Synchromesh Transmission Fluid from Driven protects gears, bearings and internal clutches in extreme temperatures. It outperforms conventional oils and delivers outstanding performance in the extreme environments experienced by applications such as track day cars and race vehicles. This transmission fluid reduces friction, heat and wear, while improving shifting characteristics and lowering operating temperatures. Designed to exceed performance requirements for General Motors, Chrysler, Honda and Mini Cooper synchronized transmissions, Synchromesh Transmission Fluid features advanced synthetic base stocks, multifunctional performance additives, corrosion inhibitors, a foam suppressor and a shear stable viscosity index improver additive. It provides excellent synchronizer performance and compatibility with yellow metals, such as bronze, brass and copper components found in manual transaxles and transmissions. Driven Racing Oil Syncromesh Transmission Fluid is recommended for manual transmissions that require automatic transmission fluids, multi-viscosity motor oils or straight grade motor oils. It is also ideal for 2-cycle gear boxes. Not for use in engines, hypoid rear axles or limited-slip applications.

Driven Racing Oil Carb Defender Race Concentrate


Huntersville, NC– Designed for carbureted engines that use Methanol, E85 or Oxygenated race fuel, Driven’s Carb Defender™Race Concentrate prevents corrosion and deposits in the fuel system and intake tract.

Driven’s Carb Defender Race Concentrate delivers specially formulated additives that protect against carburetor corrosion and induction deposits. Special corrosion inhibitors work to prevent damage and diminished performance caused by fuels containing Methanol and Ethanol, as well as the moisture these fuels attract. This powerful new additive controls combustion chamber residue, plus cleans and protects surfaces of the fuel system and intake tract. Carb Defender Race Concentrate also contains a multi-functional lubricant so “top lubes” are not required. Just one bottle of additive treats up to 55 gallons of fuel, and the bottle features a handy view strip to let users measure out doses for as little as five gallons of gas. Driven Racing Oil™ Carb Defender Race Concentrate works with Methanol, E85 and race fuels, and it is compatible with spec fuel and water tests.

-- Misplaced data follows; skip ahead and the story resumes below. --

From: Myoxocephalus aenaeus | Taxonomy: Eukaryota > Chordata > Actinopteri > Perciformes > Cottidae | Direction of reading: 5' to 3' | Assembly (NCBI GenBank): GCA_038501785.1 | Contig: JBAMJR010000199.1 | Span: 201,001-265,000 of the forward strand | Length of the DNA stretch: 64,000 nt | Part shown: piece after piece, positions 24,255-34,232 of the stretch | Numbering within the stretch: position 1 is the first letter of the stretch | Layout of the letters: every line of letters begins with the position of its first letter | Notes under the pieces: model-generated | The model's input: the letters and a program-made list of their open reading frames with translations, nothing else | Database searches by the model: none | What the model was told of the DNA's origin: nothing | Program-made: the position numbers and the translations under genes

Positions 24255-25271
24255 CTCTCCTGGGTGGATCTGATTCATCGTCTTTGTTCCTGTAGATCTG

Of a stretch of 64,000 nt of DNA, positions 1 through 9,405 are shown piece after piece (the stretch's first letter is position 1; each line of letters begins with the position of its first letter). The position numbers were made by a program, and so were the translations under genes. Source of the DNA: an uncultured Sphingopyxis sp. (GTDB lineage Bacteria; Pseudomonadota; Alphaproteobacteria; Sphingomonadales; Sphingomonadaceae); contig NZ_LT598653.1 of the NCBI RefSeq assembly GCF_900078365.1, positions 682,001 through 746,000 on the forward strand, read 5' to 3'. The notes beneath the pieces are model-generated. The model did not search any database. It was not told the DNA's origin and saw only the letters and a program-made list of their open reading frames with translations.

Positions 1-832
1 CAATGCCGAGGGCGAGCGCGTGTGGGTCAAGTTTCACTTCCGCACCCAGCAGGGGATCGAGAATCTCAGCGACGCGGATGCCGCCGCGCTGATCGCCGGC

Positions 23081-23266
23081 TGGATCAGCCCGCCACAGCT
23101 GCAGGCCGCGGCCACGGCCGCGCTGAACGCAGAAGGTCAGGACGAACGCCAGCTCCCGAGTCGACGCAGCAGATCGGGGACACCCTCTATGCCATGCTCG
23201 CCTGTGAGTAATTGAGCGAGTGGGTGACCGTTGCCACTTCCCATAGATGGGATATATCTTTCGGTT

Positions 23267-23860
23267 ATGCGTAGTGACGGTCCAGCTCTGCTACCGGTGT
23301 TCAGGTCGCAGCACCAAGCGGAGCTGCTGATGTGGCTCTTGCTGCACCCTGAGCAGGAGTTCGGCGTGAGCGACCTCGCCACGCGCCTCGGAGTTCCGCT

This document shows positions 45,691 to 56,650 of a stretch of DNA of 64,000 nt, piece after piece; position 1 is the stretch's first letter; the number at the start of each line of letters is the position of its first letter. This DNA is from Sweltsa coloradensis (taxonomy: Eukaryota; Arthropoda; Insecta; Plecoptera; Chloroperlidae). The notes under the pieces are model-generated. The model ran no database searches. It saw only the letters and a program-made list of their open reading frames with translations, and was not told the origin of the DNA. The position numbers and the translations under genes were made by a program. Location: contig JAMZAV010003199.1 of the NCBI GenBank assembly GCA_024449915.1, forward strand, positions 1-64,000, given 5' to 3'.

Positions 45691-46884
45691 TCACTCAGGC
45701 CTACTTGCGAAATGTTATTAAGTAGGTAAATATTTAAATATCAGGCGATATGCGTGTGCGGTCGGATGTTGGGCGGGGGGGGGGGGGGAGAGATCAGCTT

Driven Racing Oil BR40 Break-In Oil


Huntersville, NC New BR40 Break-In Oil from Driven Racing Oil™ is specially formulated to provide your engine with the proper foundation for maximum durability and performance during the critical break-in period.

Driven’s new BR40 Break-In Oil features a conventional 10W-40 viscosity that’s perfect for motorcycle, classic muscle car and European sports car engines. BR40 not only delivers maximum scuffing protection, it also contains an anti-wear formulation that doesn’t rely on friction modifiers, which helps promote proper ring seating. Ideal for use in flat tappet and aggressive roller cam engines, the BR40 blend is formulated to improve ring seal without increasing wear, and is good for dyno testing, a night of racing or up to 400 miles on the street. With no Zinc (ZDDP) added, the BR40 Break-In Oil is best used with Ethanol-blended fuels, pure Methanol fuels and oxygenated race fuels. Just combine BR40 with a proper break-in procedure, and you can be sure that you’ve done everything required to ensure both maximum engine performance and service life.